Reviewed by Brunilda Nazario on August 29, 2014

Sources

National Center for Biotechnology Information: "Long-term compliance with continuous positive airway pressure in patients with obstructive sleep apnea.". UpToDate: "Adherence with continuous positive airway pressure (CPAP).". National Heart, Lung, and Blood Institute: "What Is Sleep Apnea?". National Jewish Health: "After Watching Disturbing Video, CPAP Usage Soars.".National Sleep Foundation: "Sleep Apnea.". American Academy of Dental Sleep Medicine: "Obstructive Sleep Apnea.".

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Video Transcript

Dr. Michael Smith: A CPAP can be a life changer, but many people – maybe 50% or more – don’t use it even if their doctor recommends it. It’s prescribed to help people with obstructive sleep apnea, which happens when your airway is blocked and you briefly stop breathing while you sleep. It pushes air into your throat to open up those airways, so you can breathe more easily. John Brugger (Broo –ger) wasn’t so good about using his CPAP, until he got a major wake-up call.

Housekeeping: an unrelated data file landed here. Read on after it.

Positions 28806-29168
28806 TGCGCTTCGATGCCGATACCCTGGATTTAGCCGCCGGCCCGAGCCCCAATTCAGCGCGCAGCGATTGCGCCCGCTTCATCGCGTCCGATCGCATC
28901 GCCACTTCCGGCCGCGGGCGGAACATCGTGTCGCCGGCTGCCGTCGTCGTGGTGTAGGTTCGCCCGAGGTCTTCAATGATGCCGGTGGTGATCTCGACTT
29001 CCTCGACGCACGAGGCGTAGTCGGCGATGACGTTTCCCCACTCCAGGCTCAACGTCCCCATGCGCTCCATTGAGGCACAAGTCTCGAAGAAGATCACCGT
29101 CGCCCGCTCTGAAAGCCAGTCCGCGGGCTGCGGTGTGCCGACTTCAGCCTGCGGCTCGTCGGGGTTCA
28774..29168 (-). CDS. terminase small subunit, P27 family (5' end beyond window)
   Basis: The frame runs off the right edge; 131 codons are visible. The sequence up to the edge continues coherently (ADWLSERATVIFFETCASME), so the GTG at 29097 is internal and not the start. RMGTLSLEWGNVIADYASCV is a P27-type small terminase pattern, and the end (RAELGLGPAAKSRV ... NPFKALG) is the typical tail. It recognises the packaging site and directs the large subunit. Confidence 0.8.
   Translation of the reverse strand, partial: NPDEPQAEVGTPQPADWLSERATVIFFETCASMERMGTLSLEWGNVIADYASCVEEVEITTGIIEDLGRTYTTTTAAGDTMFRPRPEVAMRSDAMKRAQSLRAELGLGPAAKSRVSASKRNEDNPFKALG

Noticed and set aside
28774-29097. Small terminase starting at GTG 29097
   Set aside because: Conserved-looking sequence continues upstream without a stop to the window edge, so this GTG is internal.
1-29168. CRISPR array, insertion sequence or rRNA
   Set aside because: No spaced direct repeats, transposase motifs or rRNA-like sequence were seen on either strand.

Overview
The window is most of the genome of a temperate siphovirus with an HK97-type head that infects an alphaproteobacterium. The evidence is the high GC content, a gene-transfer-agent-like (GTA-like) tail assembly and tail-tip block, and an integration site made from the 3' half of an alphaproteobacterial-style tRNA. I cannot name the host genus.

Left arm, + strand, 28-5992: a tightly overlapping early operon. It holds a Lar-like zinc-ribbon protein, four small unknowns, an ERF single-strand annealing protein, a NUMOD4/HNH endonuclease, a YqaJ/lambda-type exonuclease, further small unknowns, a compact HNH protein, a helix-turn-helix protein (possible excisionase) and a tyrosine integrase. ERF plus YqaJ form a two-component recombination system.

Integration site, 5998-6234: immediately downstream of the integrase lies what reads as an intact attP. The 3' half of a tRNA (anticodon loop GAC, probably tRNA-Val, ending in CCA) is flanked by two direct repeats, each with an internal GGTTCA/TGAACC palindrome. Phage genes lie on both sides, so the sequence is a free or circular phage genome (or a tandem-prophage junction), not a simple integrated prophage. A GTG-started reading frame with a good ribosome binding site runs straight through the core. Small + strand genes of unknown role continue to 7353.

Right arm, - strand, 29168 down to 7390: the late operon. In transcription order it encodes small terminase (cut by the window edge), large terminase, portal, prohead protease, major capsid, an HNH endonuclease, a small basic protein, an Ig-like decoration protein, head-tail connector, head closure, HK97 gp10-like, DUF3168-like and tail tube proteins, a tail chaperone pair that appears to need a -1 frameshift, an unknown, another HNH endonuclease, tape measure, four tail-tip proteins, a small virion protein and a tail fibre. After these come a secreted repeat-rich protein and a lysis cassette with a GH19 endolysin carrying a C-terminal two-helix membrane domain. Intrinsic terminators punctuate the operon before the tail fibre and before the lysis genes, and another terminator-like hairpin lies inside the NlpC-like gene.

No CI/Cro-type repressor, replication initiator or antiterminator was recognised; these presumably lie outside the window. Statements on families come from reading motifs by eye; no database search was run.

John Brugger: “A powerful moment in my life. Made me cry watching it. Still vivid in my mind seeing what my body was going through at night, you just don’t realize it.”

Dr. Michael Smith: He agreed to be monitored overnight in a sleep lab, where he could be videotaped. This is what he saw: (clip of him struggling to breathe) Seeing the video made John realize that apnea is no joke.

John Brugger: “To see myself basically drowning in my bed … made me very determined to fix that.”

Dr. Michael Smith: A CPAP machine is a life saver – sleep apnea makes you more prone to heart attack or even heart failure. But CPAP helps prevent that. If you’re struggling with a CPAP machine yourself, don’t just stop using it. Whatever problems you’re having, your doctor can help solve them. It takes some getting used to, but the payoff is huge … a good night’s sleep, more awake during the day, and, better long-term health. For WebMD, I’m Dr. Michael Smith.